The U.N. now represents the best hope for a Palestinian state
The Obama administration has pursued a strategy of talk for its own sake that, in retrospect, appears to have been feckless.
You used to be able to find critics of Israel in the Republican Party. Former senators Charles Mathias and Chuck Percy and Representative Paul Findley come to mind. But the Democrats, and particularly liberal Democrats, stood squarely behind whatever the Israeli government was doing. Over the last decades, however, as Israel’s governments have become more conservative, and as the occupation has persisted, the polarities have begun to reverse.
Netanyahu's appointee Ron Dermer shows his Partisan Colors
Eyes rolled in Washington, especially among Democrats, when Israeli Prime Minister Benjamin Netanyahu appointed Ron Dermer to succeed Michael Oren as the Ambassador to the United States. Dermer, an American who migrated to Israel in 1997, was a protégé of Republican pollster Frank Luntz, with whom he worked on the 1994 “Contract with America.” As one of Netanyahu’s chief advisors – he is sometimes called “Bibi’s Brain” – he solidified Netanyahu’s ties to American Republicans.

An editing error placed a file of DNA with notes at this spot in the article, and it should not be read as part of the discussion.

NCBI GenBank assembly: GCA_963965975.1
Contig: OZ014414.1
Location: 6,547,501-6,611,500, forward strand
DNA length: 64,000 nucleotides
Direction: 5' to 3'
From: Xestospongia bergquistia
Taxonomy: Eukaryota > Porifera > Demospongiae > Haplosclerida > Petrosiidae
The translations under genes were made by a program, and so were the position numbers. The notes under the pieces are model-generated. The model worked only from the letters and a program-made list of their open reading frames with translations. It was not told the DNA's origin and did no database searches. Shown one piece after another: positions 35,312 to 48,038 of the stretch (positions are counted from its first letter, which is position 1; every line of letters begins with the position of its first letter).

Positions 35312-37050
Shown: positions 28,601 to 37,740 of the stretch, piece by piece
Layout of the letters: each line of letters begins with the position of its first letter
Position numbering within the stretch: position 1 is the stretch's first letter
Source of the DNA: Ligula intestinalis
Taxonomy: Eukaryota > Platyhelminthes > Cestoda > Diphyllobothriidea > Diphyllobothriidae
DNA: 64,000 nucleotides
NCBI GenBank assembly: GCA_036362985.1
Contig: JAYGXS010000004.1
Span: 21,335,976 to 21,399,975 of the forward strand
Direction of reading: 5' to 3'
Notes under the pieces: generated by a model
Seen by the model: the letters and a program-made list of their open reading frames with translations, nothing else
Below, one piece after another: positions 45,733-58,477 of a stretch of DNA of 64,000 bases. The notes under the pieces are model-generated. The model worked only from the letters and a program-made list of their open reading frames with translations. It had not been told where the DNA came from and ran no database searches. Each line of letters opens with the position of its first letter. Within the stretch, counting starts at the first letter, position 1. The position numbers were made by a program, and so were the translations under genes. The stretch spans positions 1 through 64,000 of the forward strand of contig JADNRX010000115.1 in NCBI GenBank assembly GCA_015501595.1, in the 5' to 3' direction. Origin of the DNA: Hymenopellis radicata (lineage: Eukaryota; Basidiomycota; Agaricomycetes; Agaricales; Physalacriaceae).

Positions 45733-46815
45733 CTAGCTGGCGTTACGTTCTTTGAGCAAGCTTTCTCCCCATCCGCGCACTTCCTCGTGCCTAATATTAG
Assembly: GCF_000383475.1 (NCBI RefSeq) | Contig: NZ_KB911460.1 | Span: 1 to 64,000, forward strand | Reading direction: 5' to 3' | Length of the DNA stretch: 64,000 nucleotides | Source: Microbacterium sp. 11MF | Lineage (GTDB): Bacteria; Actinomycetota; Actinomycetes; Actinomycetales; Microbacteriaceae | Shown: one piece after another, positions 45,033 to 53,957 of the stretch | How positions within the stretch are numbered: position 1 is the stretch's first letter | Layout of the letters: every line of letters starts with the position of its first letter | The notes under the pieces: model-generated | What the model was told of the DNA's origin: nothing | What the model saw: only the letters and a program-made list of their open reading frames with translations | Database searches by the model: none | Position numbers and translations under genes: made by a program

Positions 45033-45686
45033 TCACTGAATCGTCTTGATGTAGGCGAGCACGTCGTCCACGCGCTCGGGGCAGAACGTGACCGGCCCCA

And the fault is mostly Netanyahu's
And the fault is mostly Benjamin Netanyahu's.
Obama has turned Teddy Roosevelt's famous maxim on its head
Obama hasn't just forgotten Teddy Roosevelt's famous maxim. He's spun it on its head
A lobby at a crossroads
At its annual conference, the group recognizes its image problem—but hesitates to offer a bold solution
John Judis answers his conservative critics.
How to Make Enemies by Polling
I don’t like to pick on pollsters. It is a kind of cottage industry during election years, but I believe that Gallup has stepped way over the line with its polling on “What country anywhere in the world do you consider to be the United States' greatest enemy today?” Election polling at least concerns a defined choice that American have to make—namely who to vote for. Even polling on policies reflects a discussion that is occurring in the country. But this poll imposes a framework of allies vs.
Without it, a few large companies will have an inordinate amount of power over what people hear, say, and see over the internet.
Comcast Time-Warner merger will create Orwellian monopoly
In George Orwell’s 1984, the world is divided into three totalitarian superstates, but in the world of broadband and cable television only a single company may soon reign supreme. Comcast announced today it has agreed to acquire Time-Warner, its largest and only significant competitor in the cable and broadband business.